Don attended this important event. Here’s what he had to say:
Rare Connect Community – It was good to meet with Robert Pleticha who has been instrumental in helping us set up our own profile and connections across Europe with this incredibly powerful and professional platform. We have now managed to connect with personal stories and medical professionals through multiple translations and share with like minded advocates, researchers, families, individuals all across Europe. This community has the capacity to become an international resource hub and lead to many more families, institutions and medical professionals with a common interest in r(20) A good number of you have already contributed to this resource and eminent groups from France and Italy have recently connected check out the link here to see what’s happening https://www.rareconnect.org/en
BPSU – Richard Lynn Scientific Director
Don had the chance to spend time in discussion with Richard Lynn from BPSU again and talk around the opportunities for potential r(20) questions to be included on the survey panel that is circulated amongst the entire UK paediatric community. It enabled Don to get a better understanding of the purpose of the unit, how it works and the considerations that the advisory board are looking for in terms of patient related outcome experiences and patient related outcome measures. For example, if we are seeking an independent study? or to have specific questions included as part of a general epilepsy panel related to rare disease, intractable epilepsy monitoring/testing.
OpenAPP – patient registry
Both Professor Cross and Richard Lynn suggested the requirement for a patient registry for r(20) which we do not yet have – and Don was able to meet with a new provider of such a tool who was exhibiting at the conference called Open APP.
Rare diseases are highly heterogeneous. International interoperable registries are particularly important for rare diseases. They bring together a small patient population which can be used to initially complete a natural history of the disease and then engage with academia and pharma companies. Patient Registries, ultimately, improve the quality of life of patients. Registries allow clinicians to discover the best care path for a disorder and then measure patient progress along that care path. Patient registries constitute key instruments for the development of natural history studies, the improvement of patient care, healthcare planning and quality of life outcome – “If it can be measured, it can be managed.”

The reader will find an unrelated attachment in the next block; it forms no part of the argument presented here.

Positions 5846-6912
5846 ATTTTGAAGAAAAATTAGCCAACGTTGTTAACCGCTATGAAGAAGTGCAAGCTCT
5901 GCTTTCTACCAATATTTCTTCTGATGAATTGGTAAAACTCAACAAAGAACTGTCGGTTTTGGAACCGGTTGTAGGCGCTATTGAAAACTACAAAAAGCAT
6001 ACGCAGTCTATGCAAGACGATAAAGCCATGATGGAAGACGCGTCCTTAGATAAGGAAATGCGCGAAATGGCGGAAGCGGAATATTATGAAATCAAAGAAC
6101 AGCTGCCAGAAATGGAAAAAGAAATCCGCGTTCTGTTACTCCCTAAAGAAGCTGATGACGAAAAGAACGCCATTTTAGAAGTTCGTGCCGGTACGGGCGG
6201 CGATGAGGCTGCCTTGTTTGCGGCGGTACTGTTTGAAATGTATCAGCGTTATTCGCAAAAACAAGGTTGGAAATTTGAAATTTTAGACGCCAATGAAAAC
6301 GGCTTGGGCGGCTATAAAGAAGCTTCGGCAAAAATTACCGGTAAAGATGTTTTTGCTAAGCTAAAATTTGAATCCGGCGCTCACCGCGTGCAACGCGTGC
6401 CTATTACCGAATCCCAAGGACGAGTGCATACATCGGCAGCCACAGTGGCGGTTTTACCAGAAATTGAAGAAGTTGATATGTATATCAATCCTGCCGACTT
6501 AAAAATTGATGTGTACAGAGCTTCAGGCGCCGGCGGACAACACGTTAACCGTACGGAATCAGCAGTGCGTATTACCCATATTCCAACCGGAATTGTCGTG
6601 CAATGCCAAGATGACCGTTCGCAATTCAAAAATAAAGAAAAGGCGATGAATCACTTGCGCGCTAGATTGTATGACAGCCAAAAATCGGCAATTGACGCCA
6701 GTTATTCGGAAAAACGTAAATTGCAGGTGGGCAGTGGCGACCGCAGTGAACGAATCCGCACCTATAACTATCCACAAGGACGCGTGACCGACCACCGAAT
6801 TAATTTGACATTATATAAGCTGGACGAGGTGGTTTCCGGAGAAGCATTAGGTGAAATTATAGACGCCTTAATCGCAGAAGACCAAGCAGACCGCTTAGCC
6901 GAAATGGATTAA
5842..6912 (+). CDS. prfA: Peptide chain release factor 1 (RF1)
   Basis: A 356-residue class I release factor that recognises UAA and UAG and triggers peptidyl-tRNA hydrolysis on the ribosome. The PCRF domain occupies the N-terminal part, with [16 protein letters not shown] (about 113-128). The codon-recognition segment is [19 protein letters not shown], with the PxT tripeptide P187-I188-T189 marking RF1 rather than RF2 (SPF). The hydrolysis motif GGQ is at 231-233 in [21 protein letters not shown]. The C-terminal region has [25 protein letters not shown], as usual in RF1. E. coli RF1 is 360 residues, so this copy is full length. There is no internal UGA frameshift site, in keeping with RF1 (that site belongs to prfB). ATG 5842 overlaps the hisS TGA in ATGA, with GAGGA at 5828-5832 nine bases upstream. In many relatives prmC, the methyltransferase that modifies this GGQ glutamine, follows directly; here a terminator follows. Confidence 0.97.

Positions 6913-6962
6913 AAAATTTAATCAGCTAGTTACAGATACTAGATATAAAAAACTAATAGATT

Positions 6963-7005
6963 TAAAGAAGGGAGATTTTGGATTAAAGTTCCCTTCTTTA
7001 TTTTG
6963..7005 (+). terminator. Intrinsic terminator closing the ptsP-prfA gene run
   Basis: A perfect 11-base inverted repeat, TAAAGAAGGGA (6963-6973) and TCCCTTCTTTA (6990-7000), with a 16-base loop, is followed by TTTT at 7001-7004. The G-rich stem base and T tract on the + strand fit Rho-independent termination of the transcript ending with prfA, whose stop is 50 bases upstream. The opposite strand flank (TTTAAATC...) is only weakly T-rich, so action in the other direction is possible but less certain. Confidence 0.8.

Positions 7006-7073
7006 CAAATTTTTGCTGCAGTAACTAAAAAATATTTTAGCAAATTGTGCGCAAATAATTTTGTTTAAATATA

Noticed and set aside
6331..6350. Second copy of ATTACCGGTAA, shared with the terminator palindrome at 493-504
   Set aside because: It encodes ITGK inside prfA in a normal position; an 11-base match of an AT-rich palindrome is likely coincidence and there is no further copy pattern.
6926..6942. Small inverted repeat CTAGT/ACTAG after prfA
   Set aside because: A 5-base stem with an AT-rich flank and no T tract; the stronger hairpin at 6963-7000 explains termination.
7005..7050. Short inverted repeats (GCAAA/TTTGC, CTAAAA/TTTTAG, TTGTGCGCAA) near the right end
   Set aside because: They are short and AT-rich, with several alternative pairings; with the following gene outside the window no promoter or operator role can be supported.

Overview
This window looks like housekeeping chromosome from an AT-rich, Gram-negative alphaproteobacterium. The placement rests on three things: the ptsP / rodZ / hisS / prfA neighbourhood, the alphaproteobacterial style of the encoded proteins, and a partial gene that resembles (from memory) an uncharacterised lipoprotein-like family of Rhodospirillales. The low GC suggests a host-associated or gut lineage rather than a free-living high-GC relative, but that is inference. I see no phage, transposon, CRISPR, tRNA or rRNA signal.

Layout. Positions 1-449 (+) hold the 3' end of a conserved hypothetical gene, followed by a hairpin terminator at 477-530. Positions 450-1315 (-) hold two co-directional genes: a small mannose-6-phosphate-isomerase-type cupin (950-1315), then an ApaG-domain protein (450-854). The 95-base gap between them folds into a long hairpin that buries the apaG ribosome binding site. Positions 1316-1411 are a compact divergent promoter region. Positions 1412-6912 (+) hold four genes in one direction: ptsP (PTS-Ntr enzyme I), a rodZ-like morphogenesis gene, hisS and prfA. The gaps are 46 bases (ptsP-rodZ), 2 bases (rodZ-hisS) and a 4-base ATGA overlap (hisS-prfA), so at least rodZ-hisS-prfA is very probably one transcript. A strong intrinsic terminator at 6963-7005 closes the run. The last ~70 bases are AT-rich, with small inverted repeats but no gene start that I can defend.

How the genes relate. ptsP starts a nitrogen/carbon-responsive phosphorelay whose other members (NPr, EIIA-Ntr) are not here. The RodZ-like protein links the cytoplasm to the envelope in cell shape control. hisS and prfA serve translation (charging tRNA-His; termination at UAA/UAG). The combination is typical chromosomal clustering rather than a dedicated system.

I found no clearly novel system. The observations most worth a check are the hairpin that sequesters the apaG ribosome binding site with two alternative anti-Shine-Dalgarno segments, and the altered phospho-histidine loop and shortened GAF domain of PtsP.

This tool has been developed by a team in Ireland and we now have the project details that we will be discussing at the next trustee meeting in early July before circulating to members shortly. The good news is its FREE development for up to 100 first cases! To sustain anything beyond that number will require funding which we will apply for in due course.
Birmingham Children’s Hospital Rare Disease Centre
Had the opportunity to share with Dr Larissa Kerecuk who is Rare Disease Lead and Consultant Paediatric Nephrologist at Birmingham Children’s Hospital. She has welcomed the opportunity of sharing these tremendous new facilities with our patient group for conferences, or meetings you can see the scope of the facility here http://www.bch.nhs.uk/news/article/14103-hospital-unveils-images-brand-new-%C2%A3375million-clinical-block
I was also able to obtain some valuable learning for our group by attending 3 days of programme presentations covering a wide variety of topics like:
– Research Ethics
– Establishment of European Reference Networks (ERN) model for rare diseases
– Social Innovation for better care for rare diseases
– Patients empowered in research & diagnosis
– Breaking through in diagnosis
– The impact of social media on globalisation: new knowledge and advocacy
– Boosting rare diseases in a global collaborative research environment
– Patients need accurate diagnosis
We can give all our members access to any of these presentations, so if you are interested in further details please contact Allison Watson.